By Jeffrey Hedquist
Your clients are nervous. They’d love to have a way to measure the effectiveness of their ads. They want to prove they’re working. They think if they put these in their commercial…
“Mention this ad and get a free gift, or…we’ll give you 20% off, or…your next ______ is on us…” that they’ll be able to track response to their radio campaign because customers will come in and say those magic words.
Unfortunately, this rarely works. People will respond to a campaign because they heard the ads, or a friend who heard the ads told them, but customers are RELUCTANT to respond the way your client wants them to. They don’t want to follow your clients “doggie commands” as Nick Michaels calls them. To do so is mildly embarrassing, and so 1950s.
So instead of asking them to beg for the prize, tickle their imaginations. Put something in the commercials that will stick in their minds. Give ‘em a hook - a mnemonic device, a catchy phrase, image, sound, taste, touch or smell that jogs the memory. Hooks help listeners remember your client’s commercial. They help inspire them to respond. No, they’re probably not going to say “I heard it on the radio,” but if your hook is distinctive enough, they may refer to it when they speak with someone at your client’s business.
Here are some examples of hooks we’ve used that have increased sales for the advertisers, and gotten customers to mention the ads to the happy clients. I’ve included a typical customer comment (CC) for each, to give you an idea of the kind of responses we got and you can expect.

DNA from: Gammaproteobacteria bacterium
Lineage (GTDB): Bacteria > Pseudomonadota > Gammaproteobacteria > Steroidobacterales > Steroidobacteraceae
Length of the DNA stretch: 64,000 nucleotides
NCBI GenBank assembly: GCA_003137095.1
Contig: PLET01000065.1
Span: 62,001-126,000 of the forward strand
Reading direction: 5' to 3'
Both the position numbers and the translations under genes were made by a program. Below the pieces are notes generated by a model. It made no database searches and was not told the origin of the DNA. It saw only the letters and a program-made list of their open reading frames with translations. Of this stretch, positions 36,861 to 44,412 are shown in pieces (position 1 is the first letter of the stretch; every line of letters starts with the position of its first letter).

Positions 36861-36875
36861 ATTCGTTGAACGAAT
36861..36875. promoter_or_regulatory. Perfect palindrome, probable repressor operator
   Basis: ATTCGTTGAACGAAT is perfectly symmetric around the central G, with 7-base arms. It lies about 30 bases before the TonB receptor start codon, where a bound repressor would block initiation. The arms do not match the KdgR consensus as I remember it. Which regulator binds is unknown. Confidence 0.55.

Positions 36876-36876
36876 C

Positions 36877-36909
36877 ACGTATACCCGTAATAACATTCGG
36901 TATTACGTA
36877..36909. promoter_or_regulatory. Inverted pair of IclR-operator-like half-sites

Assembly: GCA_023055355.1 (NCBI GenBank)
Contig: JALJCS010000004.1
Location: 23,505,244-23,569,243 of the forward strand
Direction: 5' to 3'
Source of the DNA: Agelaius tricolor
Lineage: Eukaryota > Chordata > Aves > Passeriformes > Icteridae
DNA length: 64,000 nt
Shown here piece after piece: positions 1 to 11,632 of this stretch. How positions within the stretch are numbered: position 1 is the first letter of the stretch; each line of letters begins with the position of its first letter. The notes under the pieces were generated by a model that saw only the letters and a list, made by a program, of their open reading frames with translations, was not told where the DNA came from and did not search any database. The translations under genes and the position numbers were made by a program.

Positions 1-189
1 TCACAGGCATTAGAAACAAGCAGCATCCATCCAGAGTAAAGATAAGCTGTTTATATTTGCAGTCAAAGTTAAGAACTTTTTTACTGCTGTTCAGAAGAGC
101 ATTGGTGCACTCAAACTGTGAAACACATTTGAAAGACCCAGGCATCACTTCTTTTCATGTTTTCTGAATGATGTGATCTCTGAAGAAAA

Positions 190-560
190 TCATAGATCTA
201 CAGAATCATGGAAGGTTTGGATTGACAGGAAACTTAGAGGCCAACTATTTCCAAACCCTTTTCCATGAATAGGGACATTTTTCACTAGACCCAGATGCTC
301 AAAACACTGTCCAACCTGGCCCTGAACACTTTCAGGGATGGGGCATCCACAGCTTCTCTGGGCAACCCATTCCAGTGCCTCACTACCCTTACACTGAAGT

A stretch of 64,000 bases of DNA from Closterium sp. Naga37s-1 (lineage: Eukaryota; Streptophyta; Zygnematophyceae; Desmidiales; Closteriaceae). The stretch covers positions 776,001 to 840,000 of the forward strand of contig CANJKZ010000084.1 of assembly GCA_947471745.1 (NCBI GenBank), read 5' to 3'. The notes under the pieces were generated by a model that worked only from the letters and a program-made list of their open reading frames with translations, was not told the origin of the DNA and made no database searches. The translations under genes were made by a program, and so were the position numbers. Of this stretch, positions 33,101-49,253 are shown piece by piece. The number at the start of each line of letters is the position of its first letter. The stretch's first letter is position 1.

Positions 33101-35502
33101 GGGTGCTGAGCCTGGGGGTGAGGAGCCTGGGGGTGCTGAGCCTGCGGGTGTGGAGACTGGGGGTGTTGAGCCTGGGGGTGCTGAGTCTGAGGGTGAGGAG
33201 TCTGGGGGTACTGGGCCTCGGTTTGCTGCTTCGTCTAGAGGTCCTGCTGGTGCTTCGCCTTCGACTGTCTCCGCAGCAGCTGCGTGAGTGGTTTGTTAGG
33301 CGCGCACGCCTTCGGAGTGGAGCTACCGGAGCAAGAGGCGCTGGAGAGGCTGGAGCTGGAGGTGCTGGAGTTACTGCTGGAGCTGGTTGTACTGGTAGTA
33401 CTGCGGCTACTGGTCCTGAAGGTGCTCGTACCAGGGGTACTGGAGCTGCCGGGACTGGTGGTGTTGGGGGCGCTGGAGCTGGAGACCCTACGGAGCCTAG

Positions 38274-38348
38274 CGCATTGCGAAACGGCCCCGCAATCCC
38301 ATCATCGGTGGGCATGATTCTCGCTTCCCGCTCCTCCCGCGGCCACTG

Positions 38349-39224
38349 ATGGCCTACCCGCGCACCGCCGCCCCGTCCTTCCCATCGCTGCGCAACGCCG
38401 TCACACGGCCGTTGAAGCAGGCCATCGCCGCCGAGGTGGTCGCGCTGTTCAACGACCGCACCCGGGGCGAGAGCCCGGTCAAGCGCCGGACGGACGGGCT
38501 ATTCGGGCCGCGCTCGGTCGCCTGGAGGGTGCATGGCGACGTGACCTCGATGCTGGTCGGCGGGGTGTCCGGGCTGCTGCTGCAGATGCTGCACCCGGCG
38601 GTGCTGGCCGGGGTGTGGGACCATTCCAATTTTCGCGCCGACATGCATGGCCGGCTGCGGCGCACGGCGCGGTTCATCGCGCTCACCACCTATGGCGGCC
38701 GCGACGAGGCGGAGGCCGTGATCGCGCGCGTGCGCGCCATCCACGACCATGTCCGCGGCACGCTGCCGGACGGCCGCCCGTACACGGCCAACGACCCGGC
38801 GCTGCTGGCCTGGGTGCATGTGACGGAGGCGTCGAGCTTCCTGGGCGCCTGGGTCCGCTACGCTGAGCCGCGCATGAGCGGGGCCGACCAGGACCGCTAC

• For a real estate company we told the story of a guy stuck in a closet that he thought was his apartment. CC: “Time for me to upgrade from my closet.”
• For a university, we nailed someone inside a box, put someone in cage with a cougar, left our main character stranded on the side of a road in a foreign country, dressed him in a pickle costume. CC: “Where’s Mr. Pickle?”
• In a spot for a landscaping company we had someone arguing with his wife about the merits of dressing up as an eggplant to promote the company’s outrageous guarantee. CC: “I’m here for the eggplant guarantee.”
• For a remodeling company, we created two characters who were very typical of the company’s customers. CC: “Your commercials sound just like my husband and me talking in our kitchen.”
• For a furniture company we created a giant who dominated dozens of commercials in a campaign. CC: “I suppose I get to meet the Giant?”
• For a travel agency, we used a sound effect that reminded listeners of the agency’s name. CC: “I remembered your bell and called.”
• For a restaurant chain we created a film noir type character. CC: (Listeners would call the station to ask when the next “episode” would air.)
The hook may be the only thing they remember about the commercial/your client. Wendy’s “Where’s The Beef?“ from the ‘80s took on a life of its own.
It’s most effective if you can create a hook that ties in with or amplifies the name of the client.
Got a commercial hook you’re proud of? Send it to me for a chance to win a nifty prize (see below).
When you build in a memorable hook, listeners are more likely to mention them on their own. Then they’re not responding to your request, they’re participating of their own volition. They’re sharing an experience, they’re in on the joke; they’re part of the club.
You or your client should play the campaign for all the advertiser’s employees, so when a customer references the spot, employees will know what they’re talking about.
When the hook is sharp, potential customers remember it, and are more likely to mention it to the advertiser who just might need to be reminded that their campaign’s working.
© 1997-2013 Hedquist Productions, Inc. All rights reserved.